For Full Story


No Rape Charges Against ex-OK Gov Mansion Workers (AP)

Courtney Evans — FBI Liaison to Hoover and the Kennedys — Dies at Age 95

J. Edgar Hoover/fbi photo

J. Edgar Hoover/fbi photo

By Allan Lengel

WASHINGTON — A historic link to the FBI’s J. Edgar Hoover and JFK and Robert Kennedy is gone.

Courtney A. Evans, 95, a high ranking FBI official who was a liaison between Hoover and the Kennedy’s, died last month of chronic obstructive pulmonary disease in Naples, Fla., the Washington Post reported.

The Post reported that the veteran FBI agent became friendly with the Kennedys in the 1950s and  became the bureau’s assistant director in the early 1960s.

“His job landed him in the middle of a power struggle between the autocratic Hoover and a new administration determined to rein in Hoover’s authority, said Athan G. Theoharis, a retired professor at Marquette University, who is a historian of the FBI’s Hoover years,” the Post reported.

“Evans found himself in this very difficult position,” Theoharis said, according to the Post.”He briefed the attorney general, but it wasn’t always clear that he fully informed the attorney general of FBI practices — and there was some indication that Kennedy was party to a ‘hear no evil, see no evil’ [attitude]. Even so, Evans became persona non grata in the bureau.”

He resigned from the FBI in 1964 and eventually was a founding partner in a D.C. law firm, the Post reported.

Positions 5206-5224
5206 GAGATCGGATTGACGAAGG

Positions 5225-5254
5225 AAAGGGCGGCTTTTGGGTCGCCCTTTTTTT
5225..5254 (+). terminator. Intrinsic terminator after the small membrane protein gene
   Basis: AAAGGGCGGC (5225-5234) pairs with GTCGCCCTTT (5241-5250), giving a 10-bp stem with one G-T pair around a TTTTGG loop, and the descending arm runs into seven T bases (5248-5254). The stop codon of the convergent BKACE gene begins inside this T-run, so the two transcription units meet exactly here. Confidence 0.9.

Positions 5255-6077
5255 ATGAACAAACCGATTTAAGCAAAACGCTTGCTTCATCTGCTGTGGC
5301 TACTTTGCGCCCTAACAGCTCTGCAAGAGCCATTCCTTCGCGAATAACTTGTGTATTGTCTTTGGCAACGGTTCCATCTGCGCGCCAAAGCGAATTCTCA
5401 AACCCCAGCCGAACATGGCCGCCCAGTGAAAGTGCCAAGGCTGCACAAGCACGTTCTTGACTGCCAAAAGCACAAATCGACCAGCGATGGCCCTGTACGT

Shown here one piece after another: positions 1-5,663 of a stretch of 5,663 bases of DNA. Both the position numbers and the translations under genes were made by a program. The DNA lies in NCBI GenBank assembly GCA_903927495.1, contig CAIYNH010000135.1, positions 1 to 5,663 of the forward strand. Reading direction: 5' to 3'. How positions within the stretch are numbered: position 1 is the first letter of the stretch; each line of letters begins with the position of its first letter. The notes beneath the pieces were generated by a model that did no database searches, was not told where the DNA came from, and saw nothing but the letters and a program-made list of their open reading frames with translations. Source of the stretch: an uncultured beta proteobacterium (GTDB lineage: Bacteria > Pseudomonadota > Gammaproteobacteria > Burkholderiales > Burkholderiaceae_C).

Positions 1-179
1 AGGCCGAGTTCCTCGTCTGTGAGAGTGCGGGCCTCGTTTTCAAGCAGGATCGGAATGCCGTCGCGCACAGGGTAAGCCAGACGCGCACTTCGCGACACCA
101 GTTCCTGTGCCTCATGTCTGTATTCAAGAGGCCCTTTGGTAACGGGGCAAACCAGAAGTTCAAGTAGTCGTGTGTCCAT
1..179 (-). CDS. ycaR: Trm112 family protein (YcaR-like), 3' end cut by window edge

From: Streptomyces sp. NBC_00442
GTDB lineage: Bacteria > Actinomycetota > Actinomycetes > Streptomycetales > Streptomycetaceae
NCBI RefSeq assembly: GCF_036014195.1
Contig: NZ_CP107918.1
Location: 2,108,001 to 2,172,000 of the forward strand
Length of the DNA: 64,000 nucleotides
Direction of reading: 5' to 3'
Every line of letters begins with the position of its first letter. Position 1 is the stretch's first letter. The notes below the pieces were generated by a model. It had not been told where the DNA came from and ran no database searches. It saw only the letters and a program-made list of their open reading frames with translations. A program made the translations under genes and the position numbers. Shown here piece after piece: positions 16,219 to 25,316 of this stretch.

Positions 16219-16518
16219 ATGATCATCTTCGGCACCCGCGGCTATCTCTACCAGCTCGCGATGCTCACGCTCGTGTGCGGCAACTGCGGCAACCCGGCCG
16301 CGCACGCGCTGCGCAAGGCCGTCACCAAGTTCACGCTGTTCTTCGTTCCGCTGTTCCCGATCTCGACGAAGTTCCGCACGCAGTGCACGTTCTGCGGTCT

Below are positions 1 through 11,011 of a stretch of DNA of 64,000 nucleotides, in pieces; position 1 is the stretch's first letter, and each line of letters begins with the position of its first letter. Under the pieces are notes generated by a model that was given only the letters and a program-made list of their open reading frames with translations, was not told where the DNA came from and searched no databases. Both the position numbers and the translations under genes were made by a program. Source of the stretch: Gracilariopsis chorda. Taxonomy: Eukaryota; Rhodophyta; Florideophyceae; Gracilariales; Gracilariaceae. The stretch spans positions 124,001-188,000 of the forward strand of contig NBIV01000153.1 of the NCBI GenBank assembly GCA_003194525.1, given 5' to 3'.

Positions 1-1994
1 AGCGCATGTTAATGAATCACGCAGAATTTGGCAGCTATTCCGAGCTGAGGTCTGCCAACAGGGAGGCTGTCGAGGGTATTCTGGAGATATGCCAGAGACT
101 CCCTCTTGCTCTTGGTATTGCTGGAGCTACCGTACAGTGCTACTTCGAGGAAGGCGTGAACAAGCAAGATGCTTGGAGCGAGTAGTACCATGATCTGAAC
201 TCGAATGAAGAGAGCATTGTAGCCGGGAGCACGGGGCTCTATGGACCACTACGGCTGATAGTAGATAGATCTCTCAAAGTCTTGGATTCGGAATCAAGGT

To read the full obituary click here.

Commentary: I’ll Say it Again: Don’t Bother Charging the Salahis — Move On

The publicity seeking Salahis/facebook photo

The publicity seeking Salahis/facebook photo

By Allan Lengel

WASHINGTON — I’ll say it again, as I did recently: the feds shouldn’t waste their time trying to figure out whether to criminally charge the famous White House party crashers,  Tareq and Michaele Salahi.

It’s a waste of time, and a distraction from the task at hand: plugging up all the security gaps that allowed the couple to attend the Nov. 24 state dinner.

We need to move on, correct what needs correcting. Besides, charging the Barbie Doll couple with something like criminal trespassing will only look petty.  (To add to the embarrassment, we now learn that a third person, a D.C. man named Carlos Allen,  made it into the party without being on the official guest list.)

In any event, if  the Salahis must be punished, I suggest they be charged with making the Secret Service and White House look foolish. In the court of public opinion, they’ve already been found guilty of that charge.

Besides, we should be grateful it was the harmless-publicity seeking Salahis, not an underwear bomber, who pointed out the flaws in the White House security.

Las Vegas Fed Courthouse Shooter Had Violent Criminal Past

nevada1By Allan Lengel

Perhaps it should come as no big shock that Johnny Lee Wicks, the man who killed one court security officer and wounded a deputy Marshal in the Las Vegas federal courthouse on Monday, had a violent criminal past.

The Associated Press is reporting that Wicks, 66, served 12 to 15 years after being convicted of  killing his brother Leo Wicks in Memphis in 1974. He was paroled in 1981.

The AP also reported that he served time after pleading no contest to domestic battery in Sacramento in 1995.

Court records show Wicks, an African American, complained of racial discrimination “and lost a federal lawsuit last year challenging a $286 cut in his $974 monthly Social Security benefits after moving from California to Las Vegas,” the AP reported.